Wu Guanzhong had a unique point of view with regard to scenic paintings. First, he believed the focus of the painting should have nothing to do with creating a real semblance of the scene, but that the artist should try to find and tease out the various forms hidden within the objective, observed scene and to present the beauty of those elements. Line and colour, "their proportions, their harmony, their rise and fall, their rhythmic motion, and the unity of their diversity...these create the conditions or elements for the beauty of form that becomes the key player in your creation." Secondly, Wu emphasized the importance of the artist's conception, and demanded that an artist portraying a scene should be able to imbue it with feeling, so that "feeling will be hidden within your forms." Wu's Hong Kong in the Night (Tsim Sha Tsui) embodies each of these aesthetic ideas. He transforms the vertically towering high-rises and the patchwork horizontals of the streets into lines and geometrical blocks, bringing out a basic structural beauty inherent within the cityscape, not unlike the lines, checks, and squares of Piet Mondrian's New York in Broadway Boogie Woogie. Beyond that, Wu distills the noisy clamor of Hong Kong into a fresh new vision, turning its buildings and streets into vibrant dashes of colours, lines, and layered, overlapping blocks of various hues that show yet another side of the life and beauty of this city.
Expressive dots of colour-Wu Guanzhong and Hong Kong
Around 1990, Wu Guanzhong travelled to several famous cities of the world to paint their cityscapes. In addition to Hong Kong, he painted nighttime scenes in Tokyo and Paris; looking at two other works (Fig. 1 and 2) painted in those cities during this period serves to highlight the unique aspects of Hong Kong in the Night (Tsim Sha Tsui). In this painting, spots of colour are sprinkled liberally and freely across the canvas, making the nighttime city an entirely abstract collection of lines and spots of colour; the figurative aspects of the painting recede while abstract colour comes to the fore. This kind of ink and brush approach first took shape first during his 1970s paintings; we can see its source in a work such as his Lacebark Pine in the Imperial Palace, and it is even more richly expressed here in Hong Kong in the Night (Tsim Sha Tsui). Why is it that Wu Guanzhong, in depicting this Hong Kong evening scene, chose to use these spots of colour so liberally, and in such rich and vivid shades, rather than restricting himself to colours he usually favoured such as greyishwhite and brown-black, as he tended to do in his scenes from Paris and Tokyo (Fig. 1 and 2). One reason can be found in the scene being portrayed: Hong Kong has one of the most beautiful nighttime vistas of any city in the world, ranked in the top three along with Naples, Italy and Hakodate, Japan. When its lights, sparkle in brilliant clusters against the deep blue night sky, their brilliant and beautiful colours provide lovely vistas at every turn. As Wu Guanzhong painted the scene, he naturally captured "the feeling of those ever-changing, vivid colours that appear and disappear in an instant,"as part of his aesthetic of extracting an abstract beauty of form while observing real, living scenes.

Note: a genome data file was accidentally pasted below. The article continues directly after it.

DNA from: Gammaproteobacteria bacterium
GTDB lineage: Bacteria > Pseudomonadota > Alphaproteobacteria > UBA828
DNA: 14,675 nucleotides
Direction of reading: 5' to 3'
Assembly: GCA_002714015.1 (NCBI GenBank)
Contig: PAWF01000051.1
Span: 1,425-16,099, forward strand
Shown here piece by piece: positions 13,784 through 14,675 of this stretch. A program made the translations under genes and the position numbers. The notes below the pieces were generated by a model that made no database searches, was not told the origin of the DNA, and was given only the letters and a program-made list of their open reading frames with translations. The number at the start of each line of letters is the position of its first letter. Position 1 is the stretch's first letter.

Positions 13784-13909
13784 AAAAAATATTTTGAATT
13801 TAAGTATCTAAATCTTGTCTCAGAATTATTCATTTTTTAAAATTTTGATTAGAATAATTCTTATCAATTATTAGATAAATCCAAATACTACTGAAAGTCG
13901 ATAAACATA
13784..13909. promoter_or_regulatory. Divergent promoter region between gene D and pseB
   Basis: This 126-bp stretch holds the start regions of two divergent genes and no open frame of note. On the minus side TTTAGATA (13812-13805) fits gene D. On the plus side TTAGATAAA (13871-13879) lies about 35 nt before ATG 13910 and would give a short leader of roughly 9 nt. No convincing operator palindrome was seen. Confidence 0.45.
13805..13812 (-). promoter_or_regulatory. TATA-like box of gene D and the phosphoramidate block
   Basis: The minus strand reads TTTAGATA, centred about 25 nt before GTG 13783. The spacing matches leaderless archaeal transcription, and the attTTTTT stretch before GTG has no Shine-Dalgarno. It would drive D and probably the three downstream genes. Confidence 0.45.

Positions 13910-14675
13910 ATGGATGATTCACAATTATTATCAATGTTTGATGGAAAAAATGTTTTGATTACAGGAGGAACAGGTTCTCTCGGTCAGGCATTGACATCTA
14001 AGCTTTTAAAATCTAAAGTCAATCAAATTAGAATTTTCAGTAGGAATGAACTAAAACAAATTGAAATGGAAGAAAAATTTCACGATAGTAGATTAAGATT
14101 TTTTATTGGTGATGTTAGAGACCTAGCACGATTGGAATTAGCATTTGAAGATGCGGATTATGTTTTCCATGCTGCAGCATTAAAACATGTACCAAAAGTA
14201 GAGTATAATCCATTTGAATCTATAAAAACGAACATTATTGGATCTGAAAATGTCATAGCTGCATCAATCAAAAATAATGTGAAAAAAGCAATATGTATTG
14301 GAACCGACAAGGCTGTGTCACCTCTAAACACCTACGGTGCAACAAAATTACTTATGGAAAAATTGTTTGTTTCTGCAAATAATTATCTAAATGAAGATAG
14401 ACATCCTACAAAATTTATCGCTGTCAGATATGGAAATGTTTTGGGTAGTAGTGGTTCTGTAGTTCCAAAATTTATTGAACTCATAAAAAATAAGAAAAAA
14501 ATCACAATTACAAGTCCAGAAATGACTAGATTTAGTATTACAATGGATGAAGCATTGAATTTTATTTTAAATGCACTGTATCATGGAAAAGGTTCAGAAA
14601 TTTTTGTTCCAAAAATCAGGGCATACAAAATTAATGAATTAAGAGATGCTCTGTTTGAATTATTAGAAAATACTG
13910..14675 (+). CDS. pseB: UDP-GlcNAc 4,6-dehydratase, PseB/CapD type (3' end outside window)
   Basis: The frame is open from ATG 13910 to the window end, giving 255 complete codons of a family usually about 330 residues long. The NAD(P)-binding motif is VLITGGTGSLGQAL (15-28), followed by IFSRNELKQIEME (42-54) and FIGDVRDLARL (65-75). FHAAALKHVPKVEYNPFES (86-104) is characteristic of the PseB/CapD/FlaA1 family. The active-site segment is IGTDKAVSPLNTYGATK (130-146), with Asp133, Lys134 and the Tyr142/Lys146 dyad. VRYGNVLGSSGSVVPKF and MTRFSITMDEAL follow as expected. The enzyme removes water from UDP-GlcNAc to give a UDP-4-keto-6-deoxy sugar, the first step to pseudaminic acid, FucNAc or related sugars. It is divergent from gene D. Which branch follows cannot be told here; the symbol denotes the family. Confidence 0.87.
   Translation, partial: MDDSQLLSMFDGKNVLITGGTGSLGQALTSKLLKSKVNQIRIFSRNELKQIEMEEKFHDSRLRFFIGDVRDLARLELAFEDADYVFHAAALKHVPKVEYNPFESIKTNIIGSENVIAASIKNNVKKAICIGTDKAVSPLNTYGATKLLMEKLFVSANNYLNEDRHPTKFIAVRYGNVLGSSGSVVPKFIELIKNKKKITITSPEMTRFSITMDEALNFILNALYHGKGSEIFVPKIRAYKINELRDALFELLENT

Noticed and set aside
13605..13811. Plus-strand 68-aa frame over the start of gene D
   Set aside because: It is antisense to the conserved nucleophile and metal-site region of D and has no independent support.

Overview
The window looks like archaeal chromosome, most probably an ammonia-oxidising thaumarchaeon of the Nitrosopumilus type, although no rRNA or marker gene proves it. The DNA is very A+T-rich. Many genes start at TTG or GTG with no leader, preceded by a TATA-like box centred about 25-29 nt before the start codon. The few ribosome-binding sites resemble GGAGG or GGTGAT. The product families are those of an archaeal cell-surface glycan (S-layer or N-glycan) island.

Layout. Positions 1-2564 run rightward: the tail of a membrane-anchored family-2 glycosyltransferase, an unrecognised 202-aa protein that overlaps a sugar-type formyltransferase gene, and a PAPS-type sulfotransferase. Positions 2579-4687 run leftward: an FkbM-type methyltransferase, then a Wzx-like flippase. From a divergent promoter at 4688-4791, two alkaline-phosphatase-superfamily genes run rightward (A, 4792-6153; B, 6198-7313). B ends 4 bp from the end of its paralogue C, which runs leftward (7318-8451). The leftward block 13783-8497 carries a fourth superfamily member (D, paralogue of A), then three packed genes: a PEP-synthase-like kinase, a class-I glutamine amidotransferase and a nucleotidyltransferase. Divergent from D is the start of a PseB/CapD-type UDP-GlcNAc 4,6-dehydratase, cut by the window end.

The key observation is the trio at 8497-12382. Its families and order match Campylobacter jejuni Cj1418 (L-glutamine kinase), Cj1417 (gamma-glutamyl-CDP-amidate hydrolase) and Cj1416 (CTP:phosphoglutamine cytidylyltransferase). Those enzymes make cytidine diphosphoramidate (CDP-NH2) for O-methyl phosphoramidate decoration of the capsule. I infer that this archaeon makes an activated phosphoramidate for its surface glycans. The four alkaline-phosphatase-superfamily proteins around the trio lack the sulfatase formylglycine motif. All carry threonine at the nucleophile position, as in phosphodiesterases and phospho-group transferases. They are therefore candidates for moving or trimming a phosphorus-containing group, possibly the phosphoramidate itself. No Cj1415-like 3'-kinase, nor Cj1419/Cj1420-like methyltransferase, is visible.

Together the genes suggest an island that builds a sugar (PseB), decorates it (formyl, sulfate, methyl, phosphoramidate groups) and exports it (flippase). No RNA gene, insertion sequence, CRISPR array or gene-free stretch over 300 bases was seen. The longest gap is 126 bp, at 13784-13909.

Another reason could be that, as Wu Guanzhong painted this Hong Kong scene, his bold, free use of colour derived from his mood during the creative process, and reflected his love for the city of Hong Kong. In interviews, the artist himself mentioned Hong Kong more often than any other city except Paris as a city he genuinely enjoyed. His connection with the city began in 1940; he revisited it in 1985, and could only say, when viewing the new vistas of the city, that "more than 30 years later, Hong Kong is a different world." Thereafter he continued to accept invitations for lectures and solo shows there, and in 1995, 2002, and 2010, he held large-scale retrospective exhibitions at the Hong Kong Museum of Art. He donated one of his most classic and representative works, Two Swallows, to the museum, an indication of love and respect he felt for the city. It would only be natural then, that his personal feelings would be projected into the canvas as he was portraying the city and its people. The origins of Hong Kong in the Night (Tsim Sha Tsui) had to do with the Hong Kong Land Development Corporation and its wish that the artist could help preserve scenes of the city that were about to be lost in the process of development, as those places had all played their part in their local history. It is for this reason that Wu Guanzhong's Hong Kong in the Night (Tsim Sha Tsui) does more than just presenting the beauty of a modernized Hong Kong; it also bears the imprint of Wu Guanzhong's friendship with the city and his deep affection for it, manifested in part through those rich and beautiful spots of colour that he applied so freely. Intriguingly, Hong Kong and Wu Guanzhong share at least one point in common. Hong Kong is a city poised between East and West, a meeting point for the two, economically and culturally; it is an open and liberal city where the best of East and West merge together. The art of Wu Guanzhong also brings together Eastern and Western traditions. He is one of the few figures in modern Chinese art loved by people from both the East and the West, and who can truly appeal to the aesthetic standards of collectors from a broad variety of cultural backgrounds. This too matches in many ways the multicultural characteristic of Hong Kong, a significant fact to ponder in connection with the artist's great portrait of the city.